Women’s Health and Maternal Depression

For new mothers, it’s common to experience feelings of depression during and after their pregnancies. According to the CDC’s official page on maternal depression, 1 in 9 women experience some form of maternal depression. This depression can be slight, with fluctuating feelings of sadness and stress, but in some mothers it’s much more extreme. While emotionalness is common, especially during pregnancy when hormones are drastically fluctuating, depression is a feeling of extreme sadness that doesn’t go away after a few days.

 

Symptoms of maternal depression

 

If you’re an expectant or new mother, it’s vital that you look out for these symptoms. Having maternal depression can seriously impact you and your child, so it should be treated as soon as possible. Treatment is possible, but you need to talk to a trained professional who can determine what will work the best for you. Here are the main symptoms of maternal depression, varying between types of maternal depression: unable to sleep, fatigue, weeping, irritability, frustration, anxiety, extreme mood fluctuations, obsessive thoughts (commonly of harming the infant), inability to bond with child, and suicidal thoughts. While this list is quite long, there are still many other symptoms that could indicate signs of maternal depression.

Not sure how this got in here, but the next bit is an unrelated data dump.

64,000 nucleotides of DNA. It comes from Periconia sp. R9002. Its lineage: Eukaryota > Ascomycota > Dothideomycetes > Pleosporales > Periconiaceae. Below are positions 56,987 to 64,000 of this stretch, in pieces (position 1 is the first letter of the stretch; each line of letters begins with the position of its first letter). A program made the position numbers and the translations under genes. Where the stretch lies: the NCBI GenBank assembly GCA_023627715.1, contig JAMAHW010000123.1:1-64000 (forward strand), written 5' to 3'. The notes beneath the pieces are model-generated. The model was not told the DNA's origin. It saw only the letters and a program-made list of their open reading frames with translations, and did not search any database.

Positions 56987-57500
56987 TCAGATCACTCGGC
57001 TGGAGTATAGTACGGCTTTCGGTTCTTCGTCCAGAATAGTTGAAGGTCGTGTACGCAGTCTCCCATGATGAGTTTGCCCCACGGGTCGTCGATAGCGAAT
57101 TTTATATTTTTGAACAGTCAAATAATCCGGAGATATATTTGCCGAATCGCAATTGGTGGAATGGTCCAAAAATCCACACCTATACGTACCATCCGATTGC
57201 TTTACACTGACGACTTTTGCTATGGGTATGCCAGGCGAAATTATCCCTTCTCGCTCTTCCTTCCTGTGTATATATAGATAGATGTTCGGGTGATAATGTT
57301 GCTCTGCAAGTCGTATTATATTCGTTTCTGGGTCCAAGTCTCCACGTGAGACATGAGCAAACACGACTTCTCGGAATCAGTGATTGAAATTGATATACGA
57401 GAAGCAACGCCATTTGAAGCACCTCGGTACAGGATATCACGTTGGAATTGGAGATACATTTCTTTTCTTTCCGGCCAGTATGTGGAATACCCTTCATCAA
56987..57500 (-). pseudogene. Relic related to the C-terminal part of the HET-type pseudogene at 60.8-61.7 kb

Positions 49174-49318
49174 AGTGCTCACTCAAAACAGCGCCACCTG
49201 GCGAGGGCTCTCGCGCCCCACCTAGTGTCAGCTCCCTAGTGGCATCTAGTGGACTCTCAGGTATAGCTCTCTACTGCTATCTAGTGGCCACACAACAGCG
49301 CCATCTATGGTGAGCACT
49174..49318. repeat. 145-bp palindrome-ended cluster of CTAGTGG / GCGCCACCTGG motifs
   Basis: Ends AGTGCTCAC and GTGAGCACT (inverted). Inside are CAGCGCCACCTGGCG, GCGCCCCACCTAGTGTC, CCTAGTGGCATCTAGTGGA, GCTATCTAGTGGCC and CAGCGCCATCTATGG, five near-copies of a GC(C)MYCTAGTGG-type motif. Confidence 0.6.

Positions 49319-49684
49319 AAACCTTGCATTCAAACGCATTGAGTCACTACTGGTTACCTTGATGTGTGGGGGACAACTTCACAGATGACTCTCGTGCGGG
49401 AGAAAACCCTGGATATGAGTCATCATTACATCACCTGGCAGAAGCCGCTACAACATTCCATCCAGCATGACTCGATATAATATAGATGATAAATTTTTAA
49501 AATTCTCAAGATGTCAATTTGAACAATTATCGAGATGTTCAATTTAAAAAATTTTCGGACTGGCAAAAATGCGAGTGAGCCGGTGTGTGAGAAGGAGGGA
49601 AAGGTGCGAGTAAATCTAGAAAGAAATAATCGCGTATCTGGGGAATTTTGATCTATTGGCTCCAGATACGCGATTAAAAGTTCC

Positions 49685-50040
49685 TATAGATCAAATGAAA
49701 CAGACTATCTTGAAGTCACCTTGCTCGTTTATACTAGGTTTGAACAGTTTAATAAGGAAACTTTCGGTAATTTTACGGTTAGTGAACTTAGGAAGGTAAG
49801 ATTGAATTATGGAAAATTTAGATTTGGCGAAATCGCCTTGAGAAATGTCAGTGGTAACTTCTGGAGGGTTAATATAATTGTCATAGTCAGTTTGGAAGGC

Different types

 

Maternal depression is the overarching category of experiencing depression when pregnant or post-pregnancy; there are a few types of maternal depression that have different symptoms and occur at different times of the pregnancy. The first is prenatal depression, which can occur in the very early stages of pregnancy and even before a woman becomes pregnant, but her body is preparing to. Baby Blues occurs during pregnancy and can affect up to 80% of expectant mothers. Postpartum depression is the intense depression that occurs after a baby is born and is diagnosed once feelings of depression last over two after the baby’s birth. The final type is postpartum psychosis, which is rare, but also very dangerous. Hospitalization is necessary because symptoms of this kind of maternal depression include auditory and visual hallucinations involving the baby and a “presence of darkness,” which often leads women suffering from this depression to attempt to harm their newborn children.

 

An extensive guide on maternal depression is available at this link.